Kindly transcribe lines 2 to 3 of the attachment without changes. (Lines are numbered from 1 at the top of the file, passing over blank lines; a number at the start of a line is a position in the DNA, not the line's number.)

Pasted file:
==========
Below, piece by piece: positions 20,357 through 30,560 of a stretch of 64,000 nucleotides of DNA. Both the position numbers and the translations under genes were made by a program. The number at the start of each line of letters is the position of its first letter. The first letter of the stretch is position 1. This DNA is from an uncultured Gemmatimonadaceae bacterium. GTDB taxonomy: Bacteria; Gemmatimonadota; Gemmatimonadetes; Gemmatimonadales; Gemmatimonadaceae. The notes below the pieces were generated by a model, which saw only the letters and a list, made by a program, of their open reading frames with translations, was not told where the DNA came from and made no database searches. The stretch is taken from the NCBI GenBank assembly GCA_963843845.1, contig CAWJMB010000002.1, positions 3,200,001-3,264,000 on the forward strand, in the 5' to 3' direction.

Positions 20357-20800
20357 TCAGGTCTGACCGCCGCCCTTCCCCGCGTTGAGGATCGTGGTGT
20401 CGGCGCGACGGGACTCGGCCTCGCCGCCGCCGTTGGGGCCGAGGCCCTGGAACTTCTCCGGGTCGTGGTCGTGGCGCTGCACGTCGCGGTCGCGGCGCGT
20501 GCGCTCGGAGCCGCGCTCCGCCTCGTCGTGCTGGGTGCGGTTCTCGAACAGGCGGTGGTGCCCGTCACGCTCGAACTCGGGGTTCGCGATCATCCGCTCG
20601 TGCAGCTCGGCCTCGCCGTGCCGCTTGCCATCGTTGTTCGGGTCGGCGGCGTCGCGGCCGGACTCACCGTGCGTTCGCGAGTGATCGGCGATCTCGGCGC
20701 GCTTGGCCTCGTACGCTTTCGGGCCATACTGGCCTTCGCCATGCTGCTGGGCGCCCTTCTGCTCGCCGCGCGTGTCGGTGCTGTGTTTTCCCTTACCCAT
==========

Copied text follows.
Positions 20357-20800
20357 TCAGGTCTGACCGCCGCCCTTCCCCGCGTTGAGGATCGTGGTGT